The Huffington Post has a great profile of some of Seattle’s bike to school efforts and research by Seattle Children’s to learn more about its effects on students.
We have written many times about Seattle’s bike to school revolution. It’s one of the coolest things happening in the city in recent years as schools and parents work to make it possible for students to get to school under their own power.
Great community organizing, leadership from major organizations and new city investments in Safe Routes to School are not only changing the way kids get to school all around the city, but also how healthy they are and how ready they are to learn when the class bell rings.
Seattle Children’s researchers are trying to learn more about the effect of a bike train program on students health. We reported previously about the research project, led by Dr. Jason Mendoza and Maya Jacobs. Huffington Post reports that their first research effort is entering the number crunching phase, and they already have hopes to expand it:
As the first rider in her neighborhood bicycle train, Maka Yusuf pedals nearly 4 miles and climbs more than 350 feet on the way to her elementary school. During the trip she is joined by several classmates and a handful of adult volunteers. Just a month ago, those formidable Seattle slopes forced Maka to walk her bike. She easily conquers them today.
“Bike trains seem like a small-scale local solution to some huge global issues we are facing right now,” said Maya Jacobs, a bike train leader and researcher at Seattle Children’s. “And kids somehow just love biking to school. Even in pouring-down rain, they think this is the best thing ever.”
Maka’s bike train represents the second phase of Mendoza’s research project. As the researchers did with a separate pair of Seattle-area schools in the spring, students from Madrona K-8 and Dunlap Elementary School were outfitted with activity and GPS monitors, as well as new bikes and helmets that they can keep. Dunlap served as the control group: participating students got bikes, but did not have an organized bike train. With Madrona’s last organized bike train ride now complete, Mendoza and his team are preparing to crunch the data, and expect to have results by the spring. He added that their ultimate goal is to do a larger study — enrolling students from, say, 20 schools — across different cities, and with a variety of terrains and cultures.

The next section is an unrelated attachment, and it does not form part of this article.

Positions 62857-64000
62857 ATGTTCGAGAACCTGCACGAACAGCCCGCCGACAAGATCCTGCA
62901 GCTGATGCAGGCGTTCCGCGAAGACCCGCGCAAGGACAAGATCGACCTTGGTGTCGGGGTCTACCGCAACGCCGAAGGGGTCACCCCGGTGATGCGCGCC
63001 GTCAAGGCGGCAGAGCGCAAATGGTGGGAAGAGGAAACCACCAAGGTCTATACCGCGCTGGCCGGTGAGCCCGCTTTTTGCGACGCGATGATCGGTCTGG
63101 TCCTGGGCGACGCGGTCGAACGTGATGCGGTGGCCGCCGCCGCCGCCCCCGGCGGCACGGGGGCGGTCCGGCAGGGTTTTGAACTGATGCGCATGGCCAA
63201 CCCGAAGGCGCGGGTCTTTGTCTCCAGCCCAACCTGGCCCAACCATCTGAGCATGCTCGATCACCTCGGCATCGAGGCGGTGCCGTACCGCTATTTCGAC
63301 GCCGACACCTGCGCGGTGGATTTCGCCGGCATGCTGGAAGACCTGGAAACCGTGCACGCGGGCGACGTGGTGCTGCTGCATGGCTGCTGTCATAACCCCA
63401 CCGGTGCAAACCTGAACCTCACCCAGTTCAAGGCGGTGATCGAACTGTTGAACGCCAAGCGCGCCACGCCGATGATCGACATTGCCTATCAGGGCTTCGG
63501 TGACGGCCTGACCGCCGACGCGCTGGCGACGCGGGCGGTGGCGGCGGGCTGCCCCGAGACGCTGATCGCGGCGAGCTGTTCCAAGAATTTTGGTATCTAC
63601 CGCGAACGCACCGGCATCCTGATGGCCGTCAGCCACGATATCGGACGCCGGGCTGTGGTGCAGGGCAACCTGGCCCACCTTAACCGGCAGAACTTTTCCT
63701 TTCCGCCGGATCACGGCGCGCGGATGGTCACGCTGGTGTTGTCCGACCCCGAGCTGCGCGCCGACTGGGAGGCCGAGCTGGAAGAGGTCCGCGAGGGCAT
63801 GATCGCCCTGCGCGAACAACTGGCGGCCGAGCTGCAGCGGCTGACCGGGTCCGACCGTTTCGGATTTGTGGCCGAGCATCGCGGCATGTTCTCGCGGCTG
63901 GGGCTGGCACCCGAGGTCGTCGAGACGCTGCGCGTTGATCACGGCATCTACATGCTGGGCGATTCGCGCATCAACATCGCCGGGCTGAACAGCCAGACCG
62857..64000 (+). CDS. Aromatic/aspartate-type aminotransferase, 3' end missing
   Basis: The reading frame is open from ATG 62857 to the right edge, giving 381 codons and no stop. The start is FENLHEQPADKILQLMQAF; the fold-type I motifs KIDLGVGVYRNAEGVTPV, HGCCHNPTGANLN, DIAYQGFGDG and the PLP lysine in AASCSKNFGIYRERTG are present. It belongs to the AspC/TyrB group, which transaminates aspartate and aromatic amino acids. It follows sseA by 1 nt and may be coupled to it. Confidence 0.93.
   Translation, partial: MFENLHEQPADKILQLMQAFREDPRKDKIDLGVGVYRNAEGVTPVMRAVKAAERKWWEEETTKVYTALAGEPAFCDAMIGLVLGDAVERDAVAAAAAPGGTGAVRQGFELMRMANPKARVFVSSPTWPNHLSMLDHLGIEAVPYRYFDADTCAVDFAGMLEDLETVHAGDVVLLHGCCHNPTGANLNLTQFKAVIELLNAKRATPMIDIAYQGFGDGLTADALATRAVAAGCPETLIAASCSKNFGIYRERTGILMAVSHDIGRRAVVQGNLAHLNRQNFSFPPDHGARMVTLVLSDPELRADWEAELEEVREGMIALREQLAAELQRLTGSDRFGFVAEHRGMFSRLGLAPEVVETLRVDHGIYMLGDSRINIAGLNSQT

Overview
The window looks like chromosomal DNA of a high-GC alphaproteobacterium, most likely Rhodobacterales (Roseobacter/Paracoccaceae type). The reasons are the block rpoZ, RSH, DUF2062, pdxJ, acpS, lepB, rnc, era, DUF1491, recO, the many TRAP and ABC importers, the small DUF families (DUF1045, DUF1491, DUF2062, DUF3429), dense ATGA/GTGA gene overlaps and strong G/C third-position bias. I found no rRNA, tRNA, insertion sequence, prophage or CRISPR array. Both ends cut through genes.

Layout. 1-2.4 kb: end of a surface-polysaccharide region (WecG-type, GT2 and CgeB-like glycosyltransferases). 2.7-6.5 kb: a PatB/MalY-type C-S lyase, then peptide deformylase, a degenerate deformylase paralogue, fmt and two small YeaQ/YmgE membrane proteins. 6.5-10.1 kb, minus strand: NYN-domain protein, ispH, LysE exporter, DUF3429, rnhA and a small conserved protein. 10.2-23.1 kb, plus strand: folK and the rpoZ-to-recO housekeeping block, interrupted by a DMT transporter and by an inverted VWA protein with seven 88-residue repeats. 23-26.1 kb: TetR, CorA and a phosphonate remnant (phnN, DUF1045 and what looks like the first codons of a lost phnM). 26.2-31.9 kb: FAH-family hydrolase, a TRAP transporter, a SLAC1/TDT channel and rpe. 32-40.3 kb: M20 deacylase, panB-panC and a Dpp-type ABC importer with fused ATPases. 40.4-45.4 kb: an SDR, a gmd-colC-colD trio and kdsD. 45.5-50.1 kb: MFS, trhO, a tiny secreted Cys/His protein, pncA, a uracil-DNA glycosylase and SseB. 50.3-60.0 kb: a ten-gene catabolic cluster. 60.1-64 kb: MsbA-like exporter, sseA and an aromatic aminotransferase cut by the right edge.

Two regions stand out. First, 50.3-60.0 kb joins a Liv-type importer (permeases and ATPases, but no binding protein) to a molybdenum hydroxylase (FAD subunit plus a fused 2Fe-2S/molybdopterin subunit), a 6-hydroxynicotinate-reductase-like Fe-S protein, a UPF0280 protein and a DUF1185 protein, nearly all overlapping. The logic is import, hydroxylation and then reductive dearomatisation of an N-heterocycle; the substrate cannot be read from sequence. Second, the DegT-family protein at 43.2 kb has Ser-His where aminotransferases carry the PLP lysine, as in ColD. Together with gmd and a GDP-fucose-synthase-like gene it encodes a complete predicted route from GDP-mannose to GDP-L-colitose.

The story also gives a nod to longtime bike to school advocate Anne King, who lives in Northeast Seattle and was one powerful force behind the very successful Bike to Bryant Elementary efforts:
Anne King, who runs a local bike education and consulting business, added another benefit to the list: “It teaches kids about independence.”
“It’s good for them to learn how to get places on their own, walk in their neighborhood, interact with their neighbors and community,” said King. “When you’re in a car, it’s completely different.”
Her 6th-grade son likes biking to school, she noted, partly because it is actually faster than taking the school bus. But traffic leaves King and her husband too nervous to let him ride on his own. Concerns about getting hit by a car continue to keep many kids — and adults — from choosing to bike or walk.
This is a good chance to report one of my favorite ever Seattle Bike Blog videos (featuring Anne King, in fact!):